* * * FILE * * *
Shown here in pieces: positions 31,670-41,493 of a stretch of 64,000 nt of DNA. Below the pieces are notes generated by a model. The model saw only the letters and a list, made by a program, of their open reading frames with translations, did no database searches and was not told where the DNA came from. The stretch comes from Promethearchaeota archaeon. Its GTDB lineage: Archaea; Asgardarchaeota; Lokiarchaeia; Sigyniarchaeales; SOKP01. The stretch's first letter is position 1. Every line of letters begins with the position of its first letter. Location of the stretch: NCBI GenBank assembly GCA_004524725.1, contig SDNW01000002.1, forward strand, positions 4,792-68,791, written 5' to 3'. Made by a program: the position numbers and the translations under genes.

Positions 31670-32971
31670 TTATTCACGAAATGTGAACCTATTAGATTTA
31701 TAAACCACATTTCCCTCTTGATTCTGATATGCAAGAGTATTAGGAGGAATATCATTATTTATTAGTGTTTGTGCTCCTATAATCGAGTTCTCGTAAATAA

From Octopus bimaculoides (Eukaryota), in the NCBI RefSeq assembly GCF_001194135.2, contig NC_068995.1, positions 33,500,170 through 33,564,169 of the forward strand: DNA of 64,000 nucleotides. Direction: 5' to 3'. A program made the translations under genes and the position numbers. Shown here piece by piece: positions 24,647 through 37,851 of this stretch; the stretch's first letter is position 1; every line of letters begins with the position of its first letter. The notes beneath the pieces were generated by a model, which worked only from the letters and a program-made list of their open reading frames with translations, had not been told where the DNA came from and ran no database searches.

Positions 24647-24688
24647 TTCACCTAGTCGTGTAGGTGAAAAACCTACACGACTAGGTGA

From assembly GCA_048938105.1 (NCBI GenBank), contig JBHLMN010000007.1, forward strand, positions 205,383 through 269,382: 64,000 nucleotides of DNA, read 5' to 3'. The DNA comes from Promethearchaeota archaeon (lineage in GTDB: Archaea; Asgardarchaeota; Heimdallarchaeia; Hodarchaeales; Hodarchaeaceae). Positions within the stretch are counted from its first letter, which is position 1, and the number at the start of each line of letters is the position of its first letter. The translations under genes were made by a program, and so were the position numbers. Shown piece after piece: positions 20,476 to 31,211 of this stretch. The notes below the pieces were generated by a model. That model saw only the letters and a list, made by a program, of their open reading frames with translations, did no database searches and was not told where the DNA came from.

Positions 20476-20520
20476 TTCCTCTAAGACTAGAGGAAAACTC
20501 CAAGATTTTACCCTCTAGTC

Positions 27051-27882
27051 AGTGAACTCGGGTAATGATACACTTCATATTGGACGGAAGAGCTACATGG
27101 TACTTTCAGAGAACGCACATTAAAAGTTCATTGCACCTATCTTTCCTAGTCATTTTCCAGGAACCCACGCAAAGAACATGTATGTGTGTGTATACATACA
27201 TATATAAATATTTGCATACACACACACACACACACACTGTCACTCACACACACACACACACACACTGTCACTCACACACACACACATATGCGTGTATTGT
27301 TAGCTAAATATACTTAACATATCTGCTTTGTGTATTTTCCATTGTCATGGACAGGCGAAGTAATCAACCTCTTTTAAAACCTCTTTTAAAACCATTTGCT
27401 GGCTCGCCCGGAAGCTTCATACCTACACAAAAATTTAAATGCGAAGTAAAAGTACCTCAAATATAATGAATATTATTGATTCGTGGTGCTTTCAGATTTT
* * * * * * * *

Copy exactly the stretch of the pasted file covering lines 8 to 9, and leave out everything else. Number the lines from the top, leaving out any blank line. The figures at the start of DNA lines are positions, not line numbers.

From assembly GCA_048938105.1 (NCBI GenBank), contig JBHLMN010000007.1, forward strand, positions 205,383 through 269,382: 64,000 nucleotides of DNA, read 5' to 3'. The DNA comes from Promethearchaeota archaeon (lineage in GTDB: Archaea; Asgardarchaeota; Heimdallarchaeia; Hodarchaeales; Hodarchaeaceae). Positions within the stretch are counted from its first letter, which is position 1, and the number at the start of each line of letters is the position of its first letter. The translations under genes were made by a program, and so were the position numbers. Shown piece after piece: positions 20,476 to 31,211 of this stretch. The notes below the pieces were generated by a model. That model saw only the letters and a list, made by a program, of their open reading frames with translations, did no database searches and was not told where the DNA came from.

Positions 20476-20520